The Spanish authorities have underscored Spain’s hardline stance on illegal fisheries with the conclusion of the Sparrow investigation and the Ministry for Agriculture, Food and Environment is seeking record penalties worth almost €18 million.
The investigation began in March 2015 with raids on companies in La Coruña, Ribeira and Boiro that were believed to be behind the activities of illegal fishing vessels Kunlun, Songhua, Yongdin, Thunder (which sank earlier this year after a long pursuit by Sea Shepherd) and Seabull via an intricate set of shell companies designed to mask their real ownership.
Kunlun, Yongdin and Songhua, detained in different ports this year following boardings by the New Zealand Navy that resulted in an Interpol purple notice being issued. The fishing vessels had been observed repeatedly fishing in Southern Ocean waters that are within the Commission for the Conservation of Antarctic Marine Living Resources (CCAMLR) zone, operating under a variety of flags and names.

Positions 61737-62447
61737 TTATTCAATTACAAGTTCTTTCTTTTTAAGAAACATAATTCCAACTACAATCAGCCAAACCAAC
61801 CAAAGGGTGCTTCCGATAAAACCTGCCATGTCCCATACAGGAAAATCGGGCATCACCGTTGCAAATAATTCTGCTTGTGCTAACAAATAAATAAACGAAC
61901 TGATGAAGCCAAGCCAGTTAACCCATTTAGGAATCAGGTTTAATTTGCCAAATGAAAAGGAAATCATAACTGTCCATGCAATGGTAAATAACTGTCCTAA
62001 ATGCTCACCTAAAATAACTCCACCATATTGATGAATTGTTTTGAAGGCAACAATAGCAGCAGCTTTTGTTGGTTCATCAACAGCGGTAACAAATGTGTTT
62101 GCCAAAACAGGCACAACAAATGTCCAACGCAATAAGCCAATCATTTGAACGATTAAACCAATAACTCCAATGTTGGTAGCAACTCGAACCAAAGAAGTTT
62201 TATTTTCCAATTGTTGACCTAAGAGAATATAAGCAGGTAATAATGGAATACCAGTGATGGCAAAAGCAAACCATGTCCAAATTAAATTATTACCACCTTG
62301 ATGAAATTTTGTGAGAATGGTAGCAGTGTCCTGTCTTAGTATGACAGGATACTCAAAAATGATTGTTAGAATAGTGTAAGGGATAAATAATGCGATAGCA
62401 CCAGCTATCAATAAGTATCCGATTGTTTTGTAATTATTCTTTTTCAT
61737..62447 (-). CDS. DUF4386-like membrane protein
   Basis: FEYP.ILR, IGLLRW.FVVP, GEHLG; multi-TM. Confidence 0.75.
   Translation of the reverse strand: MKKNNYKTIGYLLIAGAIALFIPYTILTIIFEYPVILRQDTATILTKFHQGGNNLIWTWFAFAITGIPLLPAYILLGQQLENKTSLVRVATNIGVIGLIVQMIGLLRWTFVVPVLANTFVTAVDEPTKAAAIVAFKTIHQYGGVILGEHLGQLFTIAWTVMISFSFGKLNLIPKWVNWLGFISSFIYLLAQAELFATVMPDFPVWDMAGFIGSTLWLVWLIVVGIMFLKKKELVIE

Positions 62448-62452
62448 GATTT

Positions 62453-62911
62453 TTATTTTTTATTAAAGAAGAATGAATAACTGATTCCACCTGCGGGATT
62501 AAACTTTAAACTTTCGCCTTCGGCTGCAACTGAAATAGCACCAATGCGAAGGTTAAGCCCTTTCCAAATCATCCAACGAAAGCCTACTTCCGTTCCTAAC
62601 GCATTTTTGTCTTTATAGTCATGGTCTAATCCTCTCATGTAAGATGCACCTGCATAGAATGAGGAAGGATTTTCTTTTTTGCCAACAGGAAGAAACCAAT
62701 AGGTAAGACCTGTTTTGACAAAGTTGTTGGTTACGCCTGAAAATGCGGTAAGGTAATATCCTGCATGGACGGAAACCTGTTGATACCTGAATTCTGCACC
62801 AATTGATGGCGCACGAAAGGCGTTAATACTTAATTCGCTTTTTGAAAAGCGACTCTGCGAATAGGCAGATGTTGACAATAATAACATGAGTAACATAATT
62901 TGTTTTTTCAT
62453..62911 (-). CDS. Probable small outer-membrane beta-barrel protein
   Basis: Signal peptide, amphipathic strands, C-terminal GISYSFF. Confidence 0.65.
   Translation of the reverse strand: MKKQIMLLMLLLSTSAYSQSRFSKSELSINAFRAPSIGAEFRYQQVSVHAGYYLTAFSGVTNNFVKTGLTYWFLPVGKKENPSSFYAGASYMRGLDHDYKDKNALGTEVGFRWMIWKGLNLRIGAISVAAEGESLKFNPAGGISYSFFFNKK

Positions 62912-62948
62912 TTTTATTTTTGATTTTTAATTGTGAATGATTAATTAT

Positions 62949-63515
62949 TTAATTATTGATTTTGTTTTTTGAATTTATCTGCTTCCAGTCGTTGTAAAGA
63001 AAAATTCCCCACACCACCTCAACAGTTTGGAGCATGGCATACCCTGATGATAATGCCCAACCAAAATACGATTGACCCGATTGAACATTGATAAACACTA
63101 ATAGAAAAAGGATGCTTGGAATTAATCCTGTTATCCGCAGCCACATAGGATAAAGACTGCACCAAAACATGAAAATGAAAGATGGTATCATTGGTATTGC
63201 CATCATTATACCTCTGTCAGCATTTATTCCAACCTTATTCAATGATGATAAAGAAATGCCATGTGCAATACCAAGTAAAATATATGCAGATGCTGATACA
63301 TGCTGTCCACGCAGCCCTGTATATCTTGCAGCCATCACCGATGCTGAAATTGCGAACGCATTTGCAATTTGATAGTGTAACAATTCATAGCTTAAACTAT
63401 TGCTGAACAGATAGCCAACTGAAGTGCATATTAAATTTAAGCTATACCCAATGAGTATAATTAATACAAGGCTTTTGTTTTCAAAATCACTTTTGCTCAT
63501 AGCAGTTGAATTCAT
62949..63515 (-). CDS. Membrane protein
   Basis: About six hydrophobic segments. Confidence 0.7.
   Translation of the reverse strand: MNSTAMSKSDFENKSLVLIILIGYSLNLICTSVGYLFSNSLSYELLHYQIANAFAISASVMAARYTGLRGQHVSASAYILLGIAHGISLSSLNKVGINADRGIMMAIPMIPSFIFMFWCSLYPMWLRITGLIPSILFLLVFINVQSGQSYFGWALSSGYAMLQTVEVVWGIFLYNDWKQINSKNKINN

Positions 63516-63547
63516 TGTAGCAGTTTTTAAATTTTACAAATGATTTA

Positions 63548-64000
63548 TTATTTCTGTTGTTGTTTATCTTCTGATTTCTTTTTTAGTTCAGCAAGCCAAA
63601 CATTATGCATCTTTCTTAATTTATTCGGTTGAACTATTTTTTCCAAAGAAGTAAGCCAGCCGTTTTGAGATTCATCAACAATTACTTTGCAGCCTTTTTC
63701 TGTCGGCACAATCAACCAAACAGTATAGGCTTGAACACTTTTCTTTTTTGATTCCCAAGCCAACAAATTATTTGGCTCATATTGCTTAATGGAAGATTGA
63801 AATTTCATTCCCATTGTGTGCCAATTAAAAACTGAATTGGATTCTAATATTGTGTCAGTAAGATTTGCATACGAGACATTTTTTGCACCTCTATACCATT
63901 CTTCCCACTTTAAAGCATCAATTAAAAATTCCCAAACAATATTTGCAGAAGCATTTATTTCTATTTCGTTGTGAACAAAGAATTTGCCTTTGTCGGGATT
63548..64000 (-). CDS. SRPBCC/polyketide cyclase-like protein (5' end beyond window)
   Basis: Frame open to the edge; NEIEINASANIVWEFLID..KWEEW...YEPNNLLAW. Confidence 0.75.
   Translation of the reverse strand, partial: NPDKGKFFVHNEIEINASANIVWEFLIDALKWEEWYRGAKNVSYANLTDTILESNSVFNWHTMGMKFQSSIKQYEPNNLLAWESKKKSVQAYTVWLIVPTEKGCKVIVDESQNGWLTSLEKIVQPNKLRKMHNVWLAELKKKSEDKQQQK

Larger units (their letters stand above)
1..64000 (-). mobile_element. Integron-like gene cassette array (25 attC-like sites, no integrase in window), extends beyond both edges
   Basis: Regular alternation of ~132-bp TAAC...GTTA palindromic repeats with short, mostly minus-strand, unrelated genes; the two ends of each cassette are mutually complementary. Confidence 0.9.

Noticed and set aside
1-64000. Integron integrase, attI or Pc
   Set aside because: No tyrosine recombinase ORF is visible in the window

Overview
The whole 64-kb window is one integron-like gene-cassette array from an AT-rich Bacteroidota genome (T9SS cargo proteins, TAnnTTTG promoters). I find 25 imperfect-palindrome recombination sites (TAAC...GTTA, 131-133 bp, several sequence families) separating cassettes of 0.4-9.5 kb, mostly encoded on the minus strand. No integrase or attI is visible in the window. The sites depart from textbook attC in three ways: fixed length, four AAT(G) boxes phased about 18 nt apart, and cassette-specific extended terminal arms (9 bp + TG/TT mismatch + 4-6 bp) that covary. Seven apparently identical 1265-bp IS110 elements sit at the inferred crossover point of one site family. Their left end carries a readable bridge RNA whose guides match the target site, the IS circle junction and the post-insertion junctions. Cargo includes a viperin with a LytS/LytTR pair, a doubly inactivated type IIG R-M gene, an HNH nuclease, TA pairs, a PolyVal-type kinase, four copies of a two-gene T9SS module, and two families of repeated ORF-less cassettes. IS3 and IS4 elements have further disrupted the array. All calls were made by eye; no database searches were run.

The penalties now being demanded by the Spanish authorities following Operation Sparrow are some of the toughest believed to ever have been sought for crimes involving illegal fisheries, demonstrating Spain’s determination to stamp out IUU fishing with a raft of legislation that provides investigators and prosecutors with far-reaching powers.
The findings of Operation Sparrow, which included input from investigation teams in New Zealand and Australia, indicates dozens of offences linked to the activities of Kunlun, Songhua , Yongdin and freighter Tiantai.
Before Operation Sparrow had been concluded, the Ministry launched the even more extensive Sparrow 2, which is expected to examine companies with links to IUU fishing.